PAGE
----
Common Indian Venomous Snakes
Indian Snakes of Medical Importance
The WHO classifies the following as Indian Snakes of Medical Importance:
· Class I - Commonly cause death or serious disability: Cobra/Russells Viper/Saw-Scaled Viper
· Class II - Uncommonly cause bites but are recorded to causeserious effects (death or local necrosis): Krait/King Cobra
· Class III - Commonly cause bites but serious effects are veryuncommon.
It is interesting to note that the king cobra is present on this list. There are other snakes such as the hump-nosed pit viper that also qualify under these categories. The term ‘The Big Four’ has been used in India for many decades, to describe the common cobra, Russell’s viper, common krait and saw-scaled viper. This was due to the belief that these four snakes were responsible for causing virtually all snakebite deaths in India. However, this has led to confusion when a death occurs resulting from snakebite. The assumption has been that the death must be due to one of the snakes on the Big Four list. This has led to major problems of species misidentification, such as the hump-nosed pit viper being erroneously identified as Echis carinatus. With the emergence of a hump-nosed pit viper as a snake of medical importance, questions now exist over the other snakes in India and whether they are also capable of causing lethal envenomation and to what extent.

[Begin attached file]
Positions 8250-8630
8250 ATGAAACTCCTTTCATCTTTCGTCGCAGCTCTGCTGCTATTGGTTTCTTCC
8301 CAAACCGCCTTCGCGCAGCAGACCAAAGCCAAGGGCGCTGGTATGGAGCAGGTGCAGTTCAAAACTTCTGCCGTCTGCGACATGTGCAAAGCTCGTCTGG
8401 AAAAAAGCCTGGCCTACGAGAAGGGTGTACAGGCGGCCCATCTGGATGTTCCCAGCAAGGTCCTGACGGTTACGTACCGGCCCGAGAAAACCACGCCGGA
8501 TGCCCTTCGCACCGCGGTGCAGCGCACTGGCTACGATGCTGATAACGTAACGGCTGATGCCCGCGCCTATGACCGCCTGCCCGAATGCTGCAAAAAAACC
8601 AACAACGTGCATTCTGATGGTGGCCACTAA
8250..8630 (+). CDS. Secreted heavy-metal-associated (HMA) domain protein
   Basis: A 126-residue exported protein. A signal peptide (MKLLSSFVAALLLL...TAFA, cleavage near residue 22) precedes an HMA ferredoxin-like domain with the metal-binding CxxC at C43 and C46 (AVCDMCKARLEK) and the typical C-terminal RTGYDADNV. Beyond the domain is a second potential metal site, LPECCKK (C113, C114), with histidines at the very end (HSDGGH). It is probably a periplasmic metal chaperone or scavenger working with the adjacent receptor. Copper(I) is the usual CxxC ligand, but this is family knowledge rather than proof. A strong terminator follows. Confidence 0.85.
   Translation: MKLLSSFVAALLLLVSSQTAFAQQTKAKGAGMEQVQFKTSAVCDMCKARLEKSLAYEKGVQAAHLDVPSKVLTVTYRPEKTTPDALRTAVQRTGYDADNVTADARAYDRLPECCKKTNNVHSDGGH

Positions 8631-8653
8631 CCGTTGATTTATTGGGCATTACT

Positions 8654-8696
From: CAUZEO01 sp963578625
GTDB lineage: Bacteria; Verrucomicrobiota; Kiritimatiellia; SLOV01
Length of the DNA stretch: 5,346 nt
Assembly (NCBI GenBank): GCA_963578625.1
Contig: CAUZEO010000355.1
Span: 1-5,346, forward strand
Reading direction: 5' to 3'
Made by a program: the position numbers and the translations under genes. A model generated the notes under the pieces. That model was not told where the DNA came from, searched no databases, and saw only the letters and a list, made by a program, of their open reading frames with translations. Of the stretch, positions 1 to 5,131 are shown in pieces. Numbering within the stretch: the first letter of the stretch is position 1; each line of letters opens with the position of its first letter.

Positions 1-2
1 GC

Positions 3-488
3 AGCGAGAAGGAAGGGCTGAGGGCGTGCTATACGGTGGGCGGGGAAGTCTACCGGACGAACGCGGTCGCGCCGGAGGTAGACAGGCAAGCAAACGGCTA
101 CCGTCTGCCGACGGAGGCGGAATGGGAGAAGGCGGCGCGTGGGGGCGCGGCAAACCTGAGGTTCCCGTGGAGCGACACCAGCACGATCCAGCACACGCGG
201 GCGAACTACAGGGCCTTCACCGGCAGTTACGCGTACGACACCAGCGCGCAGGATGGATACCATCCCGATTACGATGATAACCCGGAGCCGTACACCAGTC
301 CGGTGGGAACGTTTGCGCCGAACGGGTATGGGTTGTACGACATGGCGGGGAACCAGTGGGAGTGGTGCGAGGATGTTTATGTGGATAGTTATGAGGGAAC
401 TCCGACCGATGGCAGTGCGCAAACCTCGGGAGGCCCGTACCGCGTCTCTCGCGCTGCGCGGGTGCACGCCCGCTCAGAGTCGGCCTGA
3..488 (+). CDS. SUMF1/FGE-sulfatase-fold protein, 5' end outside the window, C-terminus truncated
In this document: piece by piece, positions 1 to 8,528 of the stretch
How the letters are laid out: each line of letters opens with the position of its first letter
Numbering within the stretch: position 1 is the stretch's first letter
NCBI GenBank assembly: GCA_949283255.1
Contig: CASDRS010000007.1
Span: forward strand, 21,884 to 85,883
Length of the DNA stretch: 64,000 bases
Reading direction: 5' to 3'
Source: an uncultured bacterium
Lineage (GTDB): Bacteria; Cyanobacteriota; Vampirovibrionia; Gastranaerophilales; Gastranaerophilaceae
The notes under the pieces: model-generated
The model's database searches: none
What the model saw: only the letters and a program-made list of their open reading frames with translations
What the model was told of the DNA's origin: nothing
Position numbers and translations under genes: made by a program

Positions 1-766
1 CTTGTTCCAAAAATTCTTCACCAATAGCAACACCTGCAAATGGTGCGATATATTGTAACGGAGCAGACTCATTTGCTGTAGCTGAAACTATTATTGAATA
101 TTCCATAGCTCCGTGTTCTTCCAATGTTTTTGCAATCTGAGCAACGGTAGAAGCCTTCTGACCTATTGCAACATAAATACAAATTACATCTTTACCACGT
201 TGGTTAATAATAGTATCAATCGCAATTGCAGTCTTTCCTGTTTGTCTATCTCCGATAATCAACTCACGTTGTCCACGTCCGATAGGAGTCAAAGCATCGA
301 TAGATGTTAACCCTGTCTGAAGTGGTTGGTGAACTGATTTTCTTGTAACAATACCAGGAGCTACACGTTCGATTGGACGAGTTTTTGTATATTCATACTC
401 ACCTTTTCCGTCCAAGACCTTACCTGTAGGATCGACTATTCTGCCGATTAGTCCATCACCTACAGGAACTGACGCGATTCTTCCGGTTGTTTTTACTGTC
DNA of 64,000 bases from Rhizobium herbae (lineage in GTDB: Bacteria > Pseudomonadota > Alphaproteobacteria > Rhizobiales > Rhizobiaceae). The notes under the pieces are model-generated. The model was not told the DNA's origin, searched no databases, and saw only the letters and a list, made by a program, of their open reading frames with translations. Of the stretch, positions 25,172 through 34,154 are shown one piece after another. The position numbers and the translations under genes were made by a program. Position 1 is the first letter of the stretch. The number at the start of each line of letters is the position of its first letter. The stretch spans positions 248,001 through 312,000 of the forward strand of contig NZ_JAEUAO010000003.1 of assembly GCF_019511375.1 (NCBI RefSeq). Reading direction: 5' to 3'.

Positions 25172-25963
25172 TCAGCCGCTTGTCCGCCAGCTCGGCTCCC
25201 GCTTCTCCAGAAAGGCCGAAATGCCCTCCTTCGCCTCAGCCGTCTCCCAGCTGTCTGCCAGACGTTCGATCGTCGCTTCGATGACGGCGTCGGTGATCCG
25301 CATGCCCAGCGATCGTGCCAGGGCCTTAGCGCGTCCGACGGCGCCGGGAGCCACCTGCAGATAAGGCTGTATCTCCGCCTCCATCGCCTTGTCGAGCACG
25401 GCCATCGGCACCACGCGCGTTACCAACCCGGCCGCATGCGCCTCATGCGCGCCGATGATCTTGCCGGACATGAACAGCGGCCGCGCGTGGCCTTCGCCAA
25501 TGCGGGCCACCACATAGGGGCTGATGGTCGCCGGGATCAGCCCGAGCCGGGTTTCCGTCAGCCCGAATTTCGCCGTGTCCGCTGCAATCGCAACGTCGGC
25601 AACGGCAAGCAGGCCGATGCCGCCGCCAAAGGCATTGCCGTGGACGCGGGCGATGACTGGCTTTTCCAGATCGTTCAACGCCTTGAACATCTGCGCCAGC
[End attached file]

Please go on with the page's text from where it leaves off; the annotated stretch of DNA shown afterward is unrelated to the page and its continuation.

The Big Four
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